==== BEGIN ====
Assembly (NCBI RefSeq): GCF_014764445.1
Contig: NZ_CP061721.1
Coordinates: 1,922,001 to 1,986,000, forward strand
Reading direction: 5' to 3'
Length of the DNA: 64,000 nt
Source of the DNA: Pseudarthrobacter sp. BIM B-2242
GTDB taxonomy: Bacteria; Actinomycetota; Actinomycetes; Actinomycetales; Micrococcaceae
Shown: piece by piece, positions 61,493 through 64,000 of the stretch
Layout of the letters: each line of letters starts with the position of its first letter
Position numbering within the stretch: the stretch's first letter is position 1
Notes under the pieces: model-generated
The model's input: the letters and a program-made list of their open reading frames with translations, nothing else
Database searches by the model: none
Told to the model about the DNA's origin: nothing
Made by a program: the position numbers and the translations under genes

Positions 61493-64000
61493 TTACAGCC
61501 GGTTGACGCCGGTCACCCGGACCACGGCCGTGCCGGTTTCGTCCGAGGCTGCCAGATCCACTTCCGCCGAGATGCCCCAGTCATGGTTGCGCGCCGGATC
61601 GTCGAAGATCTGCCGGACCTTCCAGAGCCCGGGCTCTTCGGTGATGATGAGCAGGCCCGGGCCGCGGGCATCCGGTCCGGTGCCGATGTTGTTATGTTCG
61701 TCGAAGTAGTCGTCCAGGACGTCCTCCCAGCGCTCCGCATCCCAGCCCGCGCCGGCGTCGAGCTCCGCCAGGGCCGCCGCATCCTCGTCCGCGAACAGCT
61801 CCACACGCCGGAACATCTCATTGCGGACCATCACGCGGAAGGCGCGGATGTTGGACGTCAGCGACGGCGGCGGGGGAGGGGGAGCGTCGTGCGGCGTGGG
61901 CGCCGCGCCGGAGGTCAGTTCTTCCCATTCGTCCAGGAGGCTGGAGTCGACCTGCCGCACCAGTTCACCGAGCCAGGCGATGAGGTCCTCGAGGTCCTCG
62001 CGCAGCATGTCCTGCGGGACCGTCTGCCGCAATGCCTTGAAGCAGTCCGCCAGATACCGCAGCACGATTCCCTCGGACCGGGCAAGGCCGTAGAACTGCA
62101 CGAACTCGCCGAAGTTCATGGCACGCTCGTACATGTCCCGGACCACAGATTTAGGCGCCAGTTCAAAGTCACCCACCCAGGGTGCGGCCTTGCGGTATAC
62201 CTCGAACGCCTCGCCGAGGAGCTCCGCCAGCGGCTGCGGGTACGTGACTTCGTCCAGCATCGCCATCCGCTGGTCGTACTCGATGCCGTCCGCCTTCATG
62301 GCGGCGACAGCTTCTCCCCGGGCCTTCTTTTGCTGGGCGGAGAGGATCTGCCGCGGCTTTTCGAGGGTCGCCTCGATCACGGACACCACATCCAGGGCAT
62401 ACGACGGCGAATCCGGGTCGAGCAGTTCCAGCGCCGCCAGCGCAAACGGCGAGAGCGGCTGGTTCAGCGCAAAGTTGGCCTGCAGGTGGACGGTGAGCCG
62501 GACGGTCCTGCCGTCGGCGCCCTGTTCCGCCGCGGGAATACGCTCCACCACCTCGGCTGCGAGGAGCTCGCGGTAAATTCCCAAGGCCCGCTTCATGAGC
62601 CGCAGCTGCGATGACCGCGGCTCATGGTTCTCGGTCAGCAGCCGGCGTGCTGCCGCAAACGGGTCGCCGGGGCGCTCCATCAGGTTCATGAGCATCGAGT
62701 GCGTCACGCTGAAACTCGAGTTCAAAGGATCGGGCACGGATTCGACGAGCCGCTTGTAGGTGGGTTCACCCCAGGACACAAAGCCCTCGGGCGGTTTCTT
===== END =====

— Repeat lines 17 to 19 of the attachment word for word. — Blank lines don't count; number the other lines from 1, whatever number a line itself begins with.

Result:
61493 TTACAGCC
61501 GGTTGACGCCGGTCACCCGGACCACGGCCGTGCCGGTTTCGTCCGAGGCTGCCAGATCCACTTCCGCCGAGATGCCCCAGTCATGGTTGCGCGCCGGATC
61601 GTCGAAGATCTGCCGGACCTTCCAGAGCCCGGGCTCTTCGGTGATGATGAGCAGGCCCGGGCCGCGGGCATCCGGTCCGGTGCCGATGTTGTTATGTTCG